Durham voters sound off ahead of byelection

As Durham voters get ready to head to the polls for a Mar. 4 election, top of mind issues are inflation, housing, and the cost of living.

True North went to Oshawa, Courtice, and Bowmanville – communities in the riding east of Toronto – to ask potential voters what issues matter to them.

While voters were generally in agreement on the pressing issues facing the country, they had different perspectives on how to solve the problems – and which party should do it.

Out of over 20 potential voters True North spoke to, open support for the Liberal candidate Robert Rock was absent. 

Kaitlyn Rose, 26, is a nurse in a long-term care home. Like many voters, she prioritizes housing. She currently lives in a basement apartment in north Oshawa with her boyfriend.  

“Rent’s expensive, a decrease in the rents would be great. Health care is critical to me. There’s a shortage of nurses,” she said. “We’re often short-staffed, and fair wages are important for that.” 

The byelection is to replace Conservative MP Erin O’Toole, who retired last year. Jamil Jivani is running for the Conservatives. Robert Rock, who attempted to be the Conservative candidate, is running for the Liberals. The New Democrats have fielded Chris Borgia. Patricia Conlin is running for the PPC while Kevin MacKenzie is standing for the Greens.

Many voters said their ideal candidate “actually cares” about the people. Rose wants a candidate who cares for the working class and will decrease taxes.

“I voted NDP in the last election and was happy with that. I mean, they didn’t get in, but for the most part, I’ve been happy with what they promote,” she said.

Danielle Armstrong, 44, typically votes NDP and will continue to vote that way. Armstrong is a rehab therapist who also lives in north Oshawa. On top of returning the housing market to normal, she agrees with Rose and thinks there should be more funding for Canada’s healthcare system.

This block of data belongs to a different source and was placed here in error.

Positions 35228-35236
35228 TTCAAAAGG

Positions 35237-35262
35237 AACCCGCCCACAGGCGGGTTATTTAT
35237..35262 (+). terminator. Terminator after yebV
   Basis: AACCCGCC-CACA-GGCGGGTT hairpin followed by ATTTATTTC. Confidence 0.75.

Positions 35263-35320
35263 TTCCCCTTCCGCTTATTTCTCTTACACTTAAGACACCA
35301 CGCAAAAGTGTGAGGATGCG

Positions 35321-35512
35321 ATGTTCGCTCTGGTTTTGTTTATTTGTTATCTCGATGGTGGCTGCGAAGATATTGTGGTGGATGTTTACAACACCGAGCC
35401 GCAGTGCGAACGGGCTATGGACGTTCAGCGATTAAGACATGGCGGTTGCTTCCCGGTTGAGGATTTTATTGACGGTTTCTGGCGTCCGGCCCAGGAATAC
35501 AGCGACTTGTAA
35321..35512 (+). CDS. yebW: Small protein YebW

Armstrong supports the NDP because they “make plans and policies for the public” rather than running against something. 

On the other end of the political spectrum, lifelong Conservative supporter Frank McGinnis from Scugog wants to ensure the riding has a conservative voice.

McGinnis, 60, is now retired. He feels the weight of property taxes and sees friends and family struggling with bills.

“What’s happening federally is an embarrassment,” McGinnis said. “My ideal candidate is someone who will listen to the issues of the people who are actually paying the taxes and going to work every day, looking at their paycheck realizing over 50% of it’s been taxed.”

Dmitriy Suzdalev, a 28-year-old who works at a jewellery shop in Courtice, said inflation has influenced his vote.

“Grocery shopping weekly is over $100. Not even ten years ago, when I was in university, I could get by with $40 a week.” Suzdalev said, adding that he’s settled for less healthy food because it’s cheaper.

Suzdalev said he would support the Conservatives this time but has voted NDP and Liberal in the past.

“But now both those parties seem not to have the common citizens’ interests in mind,” he said.

Durham College employee Mike Brannan, 39, raised immigration as an issue.

“For me, I would say the burning thing is immigration. I don’t feel like we have the infrastructure in place to support the immigrants that we are bringing into the country,” Brannan said.

“As a Canadian, it’s actually kind of embarrassing because they came here to start this new life and then figured that going back to the place they were trying to leave because it was so bad is better than staying here.”

Brannan cited the carbon tax as a problem. Even with a combined household income of over six figures, bills are challenging for him.

Brannan doesn’t consider himself politically affiliated. But he has lost confidence in the Liberals despite voting for them in the past.

Bowmanville welder Damian Black, 29, will be supporting the Conservatives. He voted PPC in the last election but supported Justin Trudeau’s Liberals in 2015. He too flagged immigration as a key concern.

“There are too many people here for what we can provide everybody and not enough for Canadians that have been here,” he said.

Black’s ideal candidate is someone who’s not a globalist and will build the economy in Canada without sending money around the world.

“We have many more problems to figure out before we can start handing out millions and millions to other countries,’ he said.

For Omotayo Adeniyi, 52-year-old Bowmanville physician, this will be the first federal election he can vote in since becoming a Canadian citizen. In the provincial election, he voted Progressive Conservative, so he’s leaning Conservative in the federal byelection.

Two PPC supporters in Bowmanville, 30-year-old Cassandra Ashley Burton and Paulie Rovillard, 43, said the Conservatives represent the status quo.

Katherine Henneke in Bowmanville thinks Canada is ready for a change. She lost her job for seven months after refusing to get the COVID-19 vaccine and struggles with how divided Canada is because of the government’s response to the pandemic.

“Trudeau and the NDP have got to go. Their time is up; they failed repeatedly in this country. It’s time for change and to get Canada back,” Henneke said.

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